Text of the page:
1. Not finding help here? Sign up for a free 30min tutor trial with Chegg Tutors
    Dismiss Notice
Dismiss Notice
Join Physics Forums Today!
The friendliest, high quality science and math community on the planet! Everyone who loves science is here!

Derivative matrices

  1. Mar 12, 2009 #1
    1. The problem statement, all variables and given/known data
    Suppose that the mapping F:Rn[tex]\rightarrow[/tex]Rm is continuously differentiable and that there is a fixed mxn matrix A so that
    DF(x)=A for every x in Rn.

    Prove that then F is a mapping such that F(x)=Ax+c for some c[tex]\in[/tex]Rm

    2. Relevant equations

    DF(x)ij= [tex]\partial[/tex]Fi(x)/[tex]\partial[/tex]xj (the ijth entry of the derivative matrix)

    3. The attempt at a solution
    I tried to solve this with the first-order approximation F(x)=F(xo)+F´(xo)(x-xo) +[tex]\epsilon[/tex](x-xo)||x-xo||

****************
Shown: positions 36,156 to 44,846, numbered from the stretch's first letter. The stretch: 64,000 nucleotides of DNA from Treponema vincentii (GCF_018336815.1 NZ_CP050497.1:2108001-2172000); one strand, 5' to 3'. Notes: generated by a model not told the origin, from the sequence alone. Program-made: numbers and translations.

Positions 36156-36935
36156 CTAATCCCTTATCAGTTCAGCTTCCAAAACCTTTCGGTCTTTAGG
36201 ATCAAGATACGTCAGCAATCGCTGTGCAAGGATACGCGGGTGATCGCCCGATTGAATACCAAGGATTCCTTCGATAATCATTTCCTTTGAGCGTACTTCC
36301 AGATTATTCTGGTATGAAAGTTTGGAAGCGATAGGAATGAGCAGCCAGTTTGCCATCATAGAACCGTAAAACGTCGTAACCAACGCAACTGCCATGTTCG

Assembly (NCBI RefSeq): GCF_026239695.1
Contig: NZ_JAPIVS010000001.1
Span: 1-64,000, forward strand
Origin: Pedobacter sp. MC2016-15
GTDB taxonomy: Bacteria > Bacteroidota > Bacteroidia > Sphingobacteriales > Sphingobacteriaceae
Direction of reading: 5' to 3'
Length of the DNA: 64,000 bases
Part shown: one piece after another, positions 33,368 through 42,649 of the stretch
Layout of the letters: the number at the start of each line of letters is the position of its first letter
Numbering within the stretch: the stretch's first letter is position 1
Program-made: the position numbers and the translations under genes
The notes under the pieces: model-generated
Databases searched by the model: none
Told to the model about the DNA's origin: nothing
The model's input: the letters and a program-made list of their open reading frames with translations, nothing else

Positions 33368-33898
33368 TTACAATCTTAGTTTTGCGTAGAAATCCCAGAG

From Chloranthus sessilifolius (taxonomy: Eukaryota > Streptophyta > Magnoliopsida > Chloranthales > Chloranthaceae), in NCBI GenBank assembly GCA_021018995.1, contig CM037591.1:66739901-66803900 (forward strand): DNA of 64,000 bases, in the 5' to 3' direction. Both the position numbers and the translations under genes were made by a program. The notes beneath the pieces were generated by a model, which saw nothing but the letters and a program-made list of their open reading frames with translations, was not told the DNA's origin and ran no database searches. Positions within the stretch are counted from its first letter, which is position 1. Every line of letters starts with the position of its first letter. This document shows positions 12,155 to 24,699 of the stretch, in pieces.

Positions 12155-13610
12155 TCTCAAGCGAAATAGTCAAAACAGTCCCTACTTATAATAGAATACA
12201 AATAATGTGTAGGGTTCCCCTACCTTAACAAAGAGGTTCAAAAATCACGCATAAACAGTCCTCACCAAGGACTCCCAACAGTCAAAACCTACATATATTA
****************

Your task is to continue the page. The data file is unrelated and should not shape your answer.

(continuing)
Where [tex]\epsilon[/tex](x-xo)||x-xo|| approaches naught.
    But it didn't amount to anything sensible and I'm not sure what to do... What should I try next?
     
  2. jcsd
  3. Mar 12, 2009 #2

    CompuChip

    User Avatar
    Science Advisor
    Homework Helper

    Actually, when you write F´(xo)(x-xo) like in a Taylor series, you mean
    DF(xo) . (x-xo)
    which is a multiplication of a matrix by a vector. You know that DF(xo) = A... if your expansion is otherwise correct that should enable you to actually identify c explicitly.
     
Know someone interested in this topic? Share this thread via Reddit, Google+, Twitter, or Facebook




Similar Discussions: Derivative matrices
  1. The Matrices (Replies: 12)

Loading...